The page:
Friday, 29 October 2010

The Cult of NaNoWriMo

I started writing a completely different blog post this morning, all about how this blog was getting too cosy and I was worried that I wasn't taking enough risks. And it was such a thoughtful, carefully argued piece that when I read it back, I realised that it proved my point entirely.

So I'm going to talk about something else. NaNoWriMo (National Novel Writing Month). And how I hate it. It isn't even November yet and I'm already bored by it.

Bored. Bored. Bored.

Nathan Bransford, normally the most engaging of bloggers, has been posting about it all week. Yawn.

All around the web, people are preparing their chapter plans and vibrating with excitement at the thought of writing 1666.6 words of mostly garbage every single day. Snore.

I'm dreading a whole month of status updates as people struggle to fill their quota and fret over the fact that they're not living up to a ridiculously arbitrary deadline. Here is some news just in - novels do not have to be written in November. They can be written all year round!

The worst thing is, I know writers who are good, the kind of people who will take their NaNoWriMo novel and actually edit it into something halfway decent. What must it be like being surrounded by Delusional Wannabes (© Nicola Morgan) who are just going to package up the whole steaming mess and send it off to the nearest agent with an equally delusional covering letter?

NaNoWriMo plays up to the worst kind of writer stereotypes, the "oh, I'm writing a novel" smugness that gives unpublished authors a bad name. It is a triumph of the quantitative over the qualitative. On many days - yesterday for instance - I'm happy to write 400 good words of a novel. Not just any words, but good words that I won't have to revise endlessly for the next six months. Strong dialogue that's funny and sounds natural. Clever ideas and twists that propel the story in fascinating directions. A wholesale rejection of the cliché.

As such an aggressive first-drafter, I suppose you could argue that NaNoWriMo was never going to be my bag. Maybe I'm actually scared of it, frightened of the discipline and commitment, frightened of the fact that I might discover some deep insights about myself. Or maybe I'm just worried that I'll ratchet my already high stress levels into heart attack territory as I waste a whole month and produce a ton of poorly written crap.

NaNoWriMo. Just look at it. Even the acronym doesn't make much sense.



  1. Hi Nick

    In the past I've had my doubts about NaNoWriMo and have never before attempted it and I have under my own fruition written 80,000 words in a couple of months. But I'm getting disillusioned and need a serious kick up the backside, so, for me, it's a way of giving myself an extra dose of motivation. I'm going to write that book that's been an idea for years and just get it out of my system.

    But I think the point is, for many people who may find it hard to set themselves self-imposed deadlines, this becomes a deadline they can try to meet with the encouragement of a peer group.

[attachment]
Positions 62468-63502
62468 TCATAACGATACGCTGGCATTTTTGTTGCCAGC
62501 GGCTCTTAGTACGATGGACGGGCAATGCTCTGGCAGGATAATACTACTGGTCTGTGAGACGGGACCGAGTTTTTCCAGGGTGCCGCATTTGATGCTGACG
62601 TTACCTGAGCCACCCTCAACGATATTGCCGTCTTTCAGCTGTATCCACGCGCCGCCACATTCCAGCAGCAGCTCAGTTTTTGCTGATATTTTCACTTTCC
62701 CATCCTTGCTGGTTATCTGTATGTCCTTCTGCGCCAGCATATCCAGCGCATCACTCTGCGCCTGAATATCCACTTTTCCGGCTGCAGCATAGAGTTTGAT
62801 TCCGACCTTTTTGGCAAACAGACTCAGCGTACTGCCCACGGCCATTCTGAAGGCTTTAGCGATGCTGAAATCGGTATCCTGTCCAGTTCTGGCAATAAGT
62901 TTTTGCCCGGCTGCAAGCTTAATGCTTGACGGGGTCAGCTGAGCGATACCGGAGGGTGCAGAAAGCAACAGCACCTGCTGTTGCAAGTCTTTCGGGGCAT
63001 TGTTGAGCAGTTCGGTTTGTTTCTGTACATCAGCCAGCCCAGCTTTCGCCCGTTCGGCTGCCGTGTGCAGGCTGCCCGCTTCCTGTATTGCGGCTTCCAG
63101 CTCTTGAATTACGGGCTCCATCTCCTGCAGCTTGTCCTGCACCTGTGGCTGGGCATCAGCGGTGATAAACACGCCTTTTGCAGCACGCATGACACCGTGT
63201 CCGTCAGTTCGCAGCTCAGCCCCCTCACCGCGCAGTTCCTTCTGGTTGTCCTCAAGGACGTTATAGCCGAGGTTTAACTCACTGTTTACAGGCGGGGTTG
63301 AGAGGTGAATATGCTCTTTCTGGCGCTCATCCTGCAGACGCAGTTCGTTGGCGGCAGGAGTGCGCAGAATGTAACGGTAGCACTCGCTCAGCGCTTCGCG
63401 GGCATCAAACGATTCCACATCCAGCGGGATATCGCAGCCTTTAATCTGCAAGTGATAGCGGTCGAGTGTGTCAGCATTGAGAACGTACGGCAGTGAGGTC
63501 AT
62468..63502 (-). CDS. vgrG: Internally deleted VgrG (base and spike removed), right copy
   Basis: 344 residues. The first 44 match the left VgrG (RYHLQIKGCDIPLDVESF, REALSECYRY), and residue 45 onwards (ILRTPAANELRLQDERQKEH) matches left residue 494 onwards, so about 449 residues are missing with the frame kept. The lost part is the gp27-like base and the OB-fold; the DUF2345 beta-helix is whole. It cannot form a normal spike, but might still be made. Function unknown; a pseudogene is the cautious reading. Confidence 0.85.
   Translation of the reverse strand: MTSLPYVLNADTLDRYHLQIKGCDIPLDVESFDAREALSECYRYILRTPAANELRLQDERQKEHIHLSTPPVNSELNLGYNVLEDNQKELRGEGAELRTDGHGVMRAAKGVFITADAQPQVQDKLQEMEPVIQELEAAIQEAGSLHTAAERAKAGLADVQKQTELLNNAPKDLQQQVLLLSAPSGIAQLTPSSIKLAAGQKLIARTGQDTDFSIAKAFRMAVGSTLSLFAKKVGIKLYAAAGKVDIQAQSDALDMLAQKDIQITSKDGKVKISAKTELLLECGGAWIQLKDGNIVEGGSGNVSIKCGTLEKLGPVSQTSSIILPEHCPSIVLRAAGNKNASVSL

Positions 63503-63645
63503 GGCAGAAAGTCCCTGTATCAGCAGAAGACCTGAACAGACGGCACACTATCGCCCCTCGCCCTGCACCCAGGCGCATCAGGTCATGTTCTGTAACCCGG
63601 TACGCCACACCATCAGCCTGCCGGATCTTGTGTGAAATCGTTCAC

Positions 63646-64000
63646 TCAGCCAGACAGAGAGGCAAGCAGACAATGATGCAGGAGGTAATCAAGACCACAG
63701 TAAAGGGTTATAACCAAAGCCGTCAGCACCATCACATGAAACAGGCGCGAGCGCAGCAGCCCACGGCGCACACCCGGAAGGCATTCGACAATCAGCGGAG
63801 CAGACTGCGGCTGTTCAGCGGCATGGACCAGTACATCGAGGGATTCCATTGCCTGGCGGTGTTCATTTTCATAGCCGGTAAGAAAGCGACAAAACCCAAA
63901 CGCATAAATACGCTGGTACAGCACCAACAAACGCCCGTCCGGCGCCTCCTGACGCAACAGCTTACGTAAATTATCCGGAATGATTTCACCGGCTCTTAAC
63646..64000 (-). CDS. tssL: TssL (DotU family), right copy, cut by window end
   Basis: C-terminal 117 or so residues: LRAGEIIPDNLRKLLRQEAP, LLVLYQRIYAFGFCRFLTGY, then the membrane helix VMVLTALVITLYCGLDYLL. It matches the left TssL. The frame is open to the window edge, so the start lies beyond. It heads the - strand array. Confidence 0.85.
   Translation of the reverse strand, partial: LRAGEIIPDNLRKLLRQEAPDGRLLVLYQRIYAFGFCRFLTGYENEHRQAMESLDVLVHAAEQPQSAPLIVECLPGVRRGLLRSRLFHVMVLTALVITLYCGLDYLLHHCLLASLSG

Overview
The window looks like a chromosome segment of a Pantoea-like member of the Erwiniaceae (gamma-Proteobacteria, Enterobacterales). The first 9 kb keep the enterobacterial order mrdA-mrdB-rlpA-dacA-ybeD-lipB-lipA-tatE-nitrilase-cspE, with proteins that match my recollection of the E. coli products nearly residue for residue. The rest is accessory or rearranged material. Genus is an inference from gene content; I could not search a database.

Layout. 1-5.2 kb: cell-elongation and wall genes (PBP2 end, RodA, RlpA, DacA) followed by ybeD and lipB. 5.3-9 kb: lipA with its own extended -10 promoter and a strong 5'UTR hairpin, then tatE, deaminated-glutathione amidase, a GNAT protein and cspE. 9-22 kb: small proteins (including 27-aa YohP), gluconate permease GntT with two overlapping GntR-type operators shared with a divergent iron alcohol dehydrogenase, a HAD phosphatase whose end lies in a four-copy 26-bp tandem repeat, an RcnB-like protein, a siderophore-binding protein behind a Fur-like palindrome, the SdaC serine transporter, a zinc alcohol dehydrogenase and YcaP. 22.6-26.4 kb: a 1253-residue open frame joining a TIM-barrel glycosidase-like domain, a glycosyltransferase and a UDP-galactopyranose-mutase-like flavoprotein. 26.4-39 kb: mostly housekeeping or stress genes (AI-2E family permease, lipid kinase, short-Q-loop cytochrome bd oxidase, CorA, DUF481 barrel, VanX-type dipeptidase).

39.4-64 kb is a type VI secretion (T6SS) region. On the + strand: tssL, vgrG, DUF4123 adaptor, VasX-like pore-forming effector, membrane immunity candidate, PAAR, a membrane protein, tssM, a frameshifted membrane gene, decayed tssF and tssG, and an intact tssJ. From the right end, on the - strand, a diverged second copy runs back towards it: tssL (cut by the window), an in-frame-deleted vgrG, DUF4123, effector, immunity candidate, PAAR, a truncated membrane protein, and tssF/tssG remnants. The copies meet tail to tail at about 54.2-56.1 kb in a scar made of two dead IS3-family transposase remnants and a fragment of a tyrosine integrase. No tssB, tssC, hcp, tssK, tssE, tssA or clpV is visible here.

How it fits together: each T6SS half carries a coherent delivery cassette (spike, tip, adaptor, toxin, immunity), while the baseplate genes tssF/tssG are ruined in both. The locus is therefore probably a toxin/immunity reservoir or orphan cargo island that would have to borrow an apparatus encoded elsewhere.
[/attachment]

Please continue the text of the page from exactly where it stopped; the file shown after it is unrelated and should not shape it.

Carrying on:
Every first draft is going to need work, as you know, and there are plenty of writers sending out first drafts so I don't think NaNoWriMo is going to alter that fact.

    And maybe I'm one of those Delusional Wannabes! Who knows? I certainly don't anymore.

  2. Wow, Nick! Way to be a contrarian. I must say I've never gotten on the NaNoWriMo band wagon either. For those who do, I see it as a good way to kick start some writing and get a sense of the discipline it takes. But I agree that it would need to be edited and re-written. It would be good for the first 'get-it-on-the-page draft, but ultimately it's not about quantity, but quality.

  3. grumpy. and i think nathan bransford's tips are excellent. in fact, i wish i had that kind of advice when i was starting off. and what i would give to do a first draught in one month like these guys are going to do.

    don't let this blog post put you off, wrimo people. if the only thing you learn after the exercise is that you are capable of discipline and commitment then it's a lesson well learned.

  4. Bizarrely I agree with both Candy and Nick! Write a novel in a month? Great. Can be done and it's always good to have a deadline. But, and this is where I veer over to Nick's side, why does it have to be done in November, and with a bunch of other people? Why can't you just set your own deadlines and then quietly get on with it? Or is the point of NaNoWriMo that it must be so publicly in order to get it done at all?

  5. The whole Nano thing makes my eyes glaze over, and my blog reading tends to go down in November. Having said that though, I can certainly see why a network of fellow strugglers and a tight deadline might be helpful for some. Just not for me.

  6. Candy - I wasn't intending to put anyone off and I'm sure I won't. It's partly the orthodoxy of NaNoWriMo that I'm objecting to, the idea that writing a novel in a month in public must be a good thing.

    Thomas - You bring up an interesting point. Maybe I should use all of the noise surrounding NaNoWriMo to my advantage. If I know that I'm not missing anything on blogs etc, then that gives me more time to concentrate on my writing. Although perhaps a better way to protest would be to do no writing in November at all!

  7. Well, I'm one of those people who bored people all month with my status updates as I fretted over whether I would meet my word count or not. Not sure I will ever do NaNo again, but as a person who is trying to juggle a full time job and a 2 year old and find some time to write, it was an excellent exercise in seeing that there IS the time. I did write 50,000 words of crap (well not all), but at least I have something to work with rather than it still being in my head and me wondering when I'll get it out.